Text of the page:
Today we are wrapping up Archives Month with a third and final installment of our “Staff Picks” series, for which some of our staff members in Special Collections have picked a notable underused or underappreciated item to highlight from our collections. In this post, we will be looking at some incredible specimen pages for the Dove’s Press Bible from the Rare Book Collections and a rare comic on the Montgomery Bus Boycott from the Film and Media Archive, both of which were used in the making of some of our most prominent collections. For more staff picks, be sure to check out Part One and Part Two of this series!
The Rare Books Collection
Washington University Libraries’ Rare Book Collections contains over 60,000 printed pieces spanning over seven centuries. Its primary strengths are in areas of literature, the material culture of the book (printing, graphic design, and the book arts), and aspects of American and world history. The curator of this vast collection and newest staff member in the Julian Edison Department of Special Collections is Cassie Brand.
The Triple Crown Press
The one thing Cassie wants everyone to know about the Rare Book Collections is that in spite of its name, it contains far more than just books. One of her favorite collections is the Triple Crown Collection, which contains virtually the complete published output of the Kelmscott, Doves, and Ashendene presses at the pinnacle of English Arts & Crafts bookmaking. What makes this collection even more valuable for researchers, however, is that it also contains hundreds of items relating to the history and production of each press, including business correspondence, proof pages, alternate bindings, preparatory sketches, and even original woodcut printing blocks.
Cassie is particularly fond of the specimen pages from the Doves Bible, which show Dove’s Press founder Cobden-Sanderson’s preliminary plans for his opening page of Genesis. The beautiful yet simplistic red-lettered “In the beginning” with the long “I” that sweeps dramatically down the length of the page has become one of the Dove Presses’ most famous design elements, but as we can see from the specimen pages shown below, it took Cobden-Sanderson multiple drafts to formulate the idea for this long “I.” You can read more about Cobden-Sanderson, the Triple Crown Presses and the Newman Tower Triple Crown Exhibit in previous blog posts.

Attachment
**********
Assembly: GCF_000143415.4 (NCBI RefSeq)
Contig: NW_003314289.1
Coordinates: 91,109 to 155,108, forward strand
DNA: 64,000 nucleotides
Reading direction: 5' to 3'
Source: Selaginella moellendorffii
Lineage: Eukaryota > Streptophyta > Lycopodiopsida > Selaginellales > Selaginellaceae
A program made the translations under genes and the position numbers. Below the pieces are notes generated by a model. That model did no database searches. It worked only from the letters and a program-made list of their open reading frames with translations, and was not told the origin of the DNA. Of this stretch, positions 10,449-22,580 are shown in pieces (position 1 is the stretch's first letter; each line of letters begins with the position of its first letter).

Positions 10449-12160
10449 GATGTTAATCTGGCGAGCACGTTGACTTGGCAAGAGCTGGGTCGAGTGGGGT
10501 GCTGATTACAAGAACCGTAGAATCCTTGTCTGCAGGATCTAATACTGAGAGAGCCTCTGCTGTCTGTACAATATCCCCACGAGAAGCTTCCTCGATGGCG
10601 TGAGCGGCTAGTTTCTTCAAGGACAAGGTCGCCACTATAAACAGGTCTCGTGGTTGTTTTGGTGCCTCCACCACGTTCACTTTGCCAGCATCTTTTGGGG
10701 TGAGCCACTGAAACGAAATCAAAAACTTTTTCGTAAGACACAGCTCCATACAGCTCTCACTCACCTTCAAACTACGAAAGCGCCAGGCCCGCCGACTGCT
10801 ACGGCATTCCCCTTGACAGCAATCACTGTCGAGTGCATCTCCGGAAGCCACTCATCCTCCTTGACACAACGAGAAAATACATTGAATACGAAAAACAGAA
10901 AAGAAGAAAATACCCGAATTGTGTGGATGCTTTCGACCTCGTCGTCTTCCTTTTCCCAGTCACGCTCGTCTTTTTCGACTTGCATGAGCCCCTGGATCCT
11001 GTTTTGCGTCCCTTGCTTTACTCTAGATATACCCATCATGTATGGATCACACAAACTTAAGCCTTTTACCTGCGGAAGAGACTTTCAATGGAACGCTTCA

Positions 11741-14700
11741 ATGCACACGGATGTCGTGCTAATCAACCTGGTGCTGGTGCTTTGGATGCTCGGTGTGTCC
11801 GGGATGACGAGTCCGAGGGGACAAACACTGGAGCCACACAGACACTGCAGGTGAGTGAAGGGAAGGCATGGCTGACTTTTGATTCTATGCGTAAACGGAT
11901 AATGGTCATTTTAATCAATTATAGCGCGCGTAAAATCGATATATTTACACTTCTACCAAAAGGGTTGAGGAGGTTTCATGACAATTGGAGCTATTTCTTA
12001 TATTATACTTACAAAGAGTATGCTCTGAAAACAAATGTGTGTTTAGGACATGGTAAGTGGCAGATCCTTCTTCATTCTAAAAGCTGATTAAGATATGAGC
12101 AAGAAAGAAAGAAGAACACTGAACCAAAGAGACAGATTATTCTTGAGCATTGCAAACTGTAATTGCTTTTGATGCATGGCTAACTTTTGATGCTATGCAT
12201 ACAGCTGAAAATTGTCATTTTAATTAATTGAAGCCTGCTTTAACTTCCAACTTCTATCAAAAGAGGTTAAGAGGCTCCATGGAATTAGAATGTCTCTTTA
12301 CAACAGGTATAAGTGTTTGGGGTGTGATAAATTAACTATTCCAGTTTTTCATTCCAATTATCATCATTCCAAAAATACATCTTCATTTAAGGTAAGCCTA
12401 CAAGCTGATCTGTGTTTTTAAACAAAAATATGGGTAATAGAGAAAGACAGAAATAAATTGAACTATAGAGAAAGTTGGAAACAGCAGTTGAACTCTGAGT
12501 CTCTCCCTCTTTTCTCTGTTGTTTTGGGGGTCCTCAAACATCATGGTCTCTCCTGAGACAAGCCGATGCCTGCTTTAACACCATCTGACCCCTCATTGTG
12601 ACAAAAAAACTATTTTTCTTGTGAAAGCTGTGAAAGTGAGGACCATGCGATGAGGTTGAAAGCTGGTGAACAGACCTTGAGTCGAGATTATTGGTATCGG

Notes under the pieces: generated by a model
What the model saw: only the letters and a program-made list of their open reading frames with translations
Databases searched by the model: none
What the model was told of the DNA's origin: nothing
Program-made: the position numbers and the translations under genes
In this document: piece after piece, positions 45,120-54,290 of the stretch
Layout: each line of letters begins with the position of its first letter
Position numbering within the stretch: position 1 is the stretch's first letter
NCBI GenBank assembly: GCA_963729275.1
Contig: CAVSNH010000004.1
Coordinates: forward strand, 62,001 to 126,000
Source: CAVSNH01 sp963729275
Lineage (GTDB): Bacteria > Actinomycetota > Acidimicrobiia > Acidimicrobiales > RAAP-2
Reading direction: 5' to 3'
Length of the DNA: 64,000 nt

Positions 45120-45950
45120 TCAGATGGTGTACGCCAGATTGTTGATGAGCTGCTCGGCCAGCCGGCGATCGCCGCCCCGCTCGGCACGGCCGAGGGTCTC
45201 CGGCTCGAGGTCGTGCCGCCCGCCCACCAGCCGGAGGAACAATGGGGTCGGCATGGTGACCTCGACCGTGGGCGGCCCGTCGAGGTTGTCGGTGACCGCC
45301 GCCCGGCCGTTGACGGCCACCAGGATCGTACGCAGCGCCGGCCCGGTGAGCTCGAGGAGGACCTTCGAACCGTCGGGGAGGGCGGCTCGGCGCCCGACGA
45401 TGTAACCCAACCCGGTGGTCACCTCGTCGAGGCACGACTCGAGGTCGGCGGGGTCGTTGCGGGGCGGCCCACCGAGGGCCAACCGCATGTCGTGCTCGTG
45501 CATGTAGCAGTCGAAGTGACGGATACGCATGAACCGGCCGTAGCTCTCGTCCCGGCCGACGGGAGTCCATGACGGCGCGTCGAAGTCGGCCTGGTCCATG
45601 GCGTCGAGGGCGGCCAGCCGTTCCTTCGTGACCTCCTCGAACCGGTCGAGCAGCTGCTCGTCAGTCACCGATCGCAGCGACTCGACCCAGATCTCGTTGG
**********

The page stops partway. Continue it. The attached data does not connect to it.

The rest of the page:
The Film and Media Archive
Just as the Rare Books Collections hold more than just books, the Film & Media Archive holds much more than just films. Its collections contain materials in a wide variety of formats that contributed to making of influential films and videos, and are especially strong in the areas of Civil Rights, African-American life, the history of Harlem, social justice, and democracy and the arts. Alison Carrick, who is currently the Reference and Outreach Supervisor for Special Collections, was the Special Collections Media Assistant in the Film & Media library for over a decade, and is intimately familiar with its expansive holdings.
A Rare Comic from the Hampton Collection
One of the Film and Media Library’s most noteworthy collections is the Henry Hampton Collection. Henry Hampton was a documentary film maker, and his collection features numerous interviews from important figures in the Civil Rights movement, as well as many cultural materials that he gathered in the process of making his films. It is one of these cultural materials that Alison has chosen to highlight. She writes, “One of my favorite items in the Film & Media Archive is the comic book, Martin Luther King and the Montgomery Story. It’s an example of a unique cultural object that when it was published might have been seen as ephemeral due to its format—a comic book—but has gone on to have a long lasting influence.”
The comic was published in 1959, less than a year after the end of the boycott. The copy we have is extremely rare and fragile, and it really opens a window into a world of publishing that was operating outside of the mainstream press at the time. Of course major publications also covered the boycott, but the comic humanizes the people in movement, gives more background, and explains the method of nonviolence that Martin Luther King, Jr. was practicing. It is interesting to note whose stories get told in this comic, however. Although it mentions Rosa Parks’ role in the boycott, it tends to erase other women’s roles. The comic creates a fictional composite male character “Jones” who appears to be the instigator of the movement and never names women like Jo Ann Robinson, who jump-started the boycott. While the comic has been, and should be, praised for providing an angle of the story that did not come across in the mainstream press, it also reflects the culture of the mid-50s when women were not seen as leaders.